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How were the Antarctic mountains formed?

The mountains did not rise, but the land near them sank

Antarctic mountain range
Antarctic mountain range

The Trans-Antarctic mountain range, which is 3,000 kilometers long, is one of the most prominent features of the Antarctic continent, but until now scientists have not had a satisfactory explanation as to how it was formed.

In a new geological study, it is reported that this ridge is probably the end remnant of a huge ancient plateau, which began to stretch and flatten about 105 million years ago. The remaining peaks curve along the contour of that ancient plateau.

The research caused a revolution in scientific thinking about the development of Antarctica. In previous studies we discussed the different ways in which the mountains could have risen, while the current study claims that it was not the mountains that rose, but that the land near them sank. After the ridge was isolated, its topography, which includes peaks rising to a height of up to 4.5 kilometers, was further accentuated by glacial erosion.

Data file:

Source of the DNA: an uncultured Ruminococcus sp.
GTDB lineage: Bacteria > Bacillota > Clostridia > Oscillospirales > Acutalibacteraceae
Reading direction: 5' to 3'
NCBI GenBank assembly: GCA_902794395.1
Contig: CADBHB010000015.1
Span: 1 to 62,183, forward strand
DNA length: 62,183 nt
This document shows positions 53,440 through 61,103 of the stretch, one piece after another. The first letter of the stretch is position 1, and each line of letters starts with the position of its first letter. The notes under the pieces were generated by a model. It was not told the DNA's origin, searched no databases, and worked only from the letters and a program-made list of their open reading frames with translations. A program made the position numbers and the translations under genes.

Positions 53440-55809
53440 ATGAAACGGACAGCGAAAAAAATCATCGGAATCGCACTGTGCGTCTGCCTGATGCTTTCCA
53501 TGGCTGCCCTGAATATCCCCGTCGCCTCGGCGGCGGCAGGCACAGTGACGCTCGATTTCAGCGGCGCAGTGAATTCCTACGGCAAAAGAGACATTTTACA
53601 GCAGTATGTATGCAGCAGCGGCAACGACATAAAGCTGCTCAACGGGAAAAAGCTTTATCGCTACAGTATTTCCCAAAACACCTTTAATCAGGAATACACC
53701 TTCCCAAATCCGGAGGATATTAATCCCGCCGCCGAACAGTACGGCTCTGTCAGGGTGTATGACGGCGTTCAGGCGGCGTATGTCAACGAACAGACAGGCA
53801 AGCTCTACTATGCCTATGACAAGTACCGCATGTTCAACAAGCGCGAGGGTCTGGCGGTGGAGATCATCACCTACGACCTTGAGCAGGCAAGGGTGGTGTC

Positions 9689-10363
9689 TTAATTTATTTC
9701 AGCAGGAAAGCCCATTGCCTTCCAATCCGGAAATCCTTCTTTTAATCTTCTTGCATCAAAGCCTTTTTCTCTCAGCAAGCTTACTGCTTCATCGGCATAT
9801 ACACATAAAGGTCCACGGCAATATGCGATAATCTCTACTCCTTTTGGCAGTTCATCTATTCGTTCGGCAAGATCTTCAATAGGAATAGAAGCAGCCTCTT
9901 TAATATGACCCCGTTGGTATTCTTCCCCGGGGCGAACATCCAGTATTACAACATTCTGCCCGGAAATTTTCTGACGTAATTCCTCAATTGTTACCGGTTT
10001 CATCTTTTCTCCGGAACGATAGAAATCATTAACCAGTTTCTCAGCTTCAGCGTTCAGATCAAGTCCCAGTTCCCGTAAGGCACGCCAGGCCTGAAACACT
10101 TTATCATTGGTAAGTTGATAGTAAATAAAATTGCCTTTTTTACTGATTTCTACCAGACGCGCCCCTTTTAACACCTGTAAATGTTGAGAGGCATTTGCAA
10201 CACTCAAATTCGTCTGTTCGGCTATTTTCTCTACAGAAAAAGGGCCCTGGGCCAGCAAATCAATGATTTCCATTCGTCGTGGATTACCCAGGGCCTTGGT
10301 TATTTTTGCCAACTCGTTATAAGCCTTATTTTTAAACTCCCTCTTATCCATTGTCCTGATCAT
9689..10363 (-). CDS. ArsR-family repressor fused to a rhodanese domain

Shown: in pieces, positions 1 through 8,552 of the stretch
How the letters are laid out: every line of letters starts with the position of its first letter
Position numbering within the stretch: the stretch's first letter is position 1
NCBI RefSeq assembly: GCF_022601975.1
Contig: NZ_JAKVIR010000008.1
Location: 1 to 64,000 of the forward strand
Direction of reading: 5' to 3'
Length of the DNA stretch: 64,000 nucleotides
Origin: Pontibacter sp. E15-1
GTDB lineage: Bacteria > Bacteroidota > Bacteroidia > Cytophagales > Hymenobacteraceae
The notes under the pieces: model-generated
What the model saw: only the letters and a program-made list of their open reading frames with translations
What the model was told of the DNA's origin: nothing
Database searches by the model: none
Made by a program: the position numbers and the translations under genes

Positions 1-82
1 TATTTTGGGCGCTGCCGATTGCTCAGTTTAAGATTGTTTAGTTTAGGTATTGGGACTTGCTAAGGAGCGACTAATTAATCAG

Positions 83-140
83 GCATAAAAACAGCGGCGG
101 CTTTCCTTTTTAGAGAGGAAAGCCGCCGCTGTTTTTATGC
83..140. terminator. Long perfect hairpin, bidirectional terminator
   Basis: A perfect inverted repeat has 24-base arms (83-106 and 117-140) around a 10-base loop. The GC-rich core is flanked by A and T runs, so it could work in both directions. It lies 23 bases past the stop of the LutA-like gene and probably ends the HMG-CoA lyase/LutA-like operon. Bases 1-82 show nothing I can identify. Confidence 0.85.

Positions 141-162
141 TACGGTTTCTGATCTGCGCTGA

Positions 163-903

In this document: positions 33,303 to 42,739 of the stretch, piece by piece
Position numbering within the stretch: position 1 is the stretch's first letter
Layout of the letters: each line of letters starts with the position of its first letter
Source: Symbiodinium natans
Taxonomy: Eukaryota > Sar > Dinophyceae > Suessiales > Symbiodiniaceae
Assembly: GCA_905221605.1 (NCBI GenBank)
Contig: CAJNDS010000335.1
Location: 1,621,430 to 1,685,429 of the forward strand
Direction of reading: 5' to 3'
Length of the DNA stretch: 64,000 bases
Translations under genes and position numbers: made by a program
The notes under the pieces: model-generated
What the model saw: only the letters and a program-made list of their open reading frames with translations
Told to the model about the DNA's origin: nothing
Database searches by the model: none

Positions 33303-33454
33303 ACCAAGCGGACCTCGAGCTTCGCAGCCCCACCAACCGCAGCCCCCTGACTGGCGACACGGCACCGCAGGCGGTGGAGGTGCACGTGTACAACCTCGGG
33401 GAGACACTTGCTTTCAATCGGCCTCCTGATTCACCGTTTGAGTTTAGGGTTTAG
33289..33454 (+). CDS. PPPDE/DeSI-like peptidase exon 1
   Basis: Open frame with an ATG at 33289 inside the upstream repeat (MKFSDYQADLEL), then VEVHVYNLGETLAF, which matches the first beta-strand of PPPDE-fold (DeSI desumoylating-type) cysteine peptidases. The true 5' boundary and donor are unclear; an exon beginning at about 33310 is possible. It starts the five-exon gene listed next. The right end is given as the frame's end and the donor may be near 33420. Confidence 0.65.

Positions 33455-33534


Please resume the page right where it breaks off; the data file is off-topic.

Some of the researchers even carried out extensive field studies in Antarctica, where they collected rock samples and geophysical data that support their hypotheses.

The research, led by scientists from the Lemon-Doherty Earth Observatory at Columbia University, appears in the current issue of "Geology", published by the American Geological Society.

For the original message on the Science Daily website

One response

  1. If the land around sank, it means that the plateau was less than 4.5 kilometers high, so the question is how could there be such a huge and high plateau
    Can anyone explain ??

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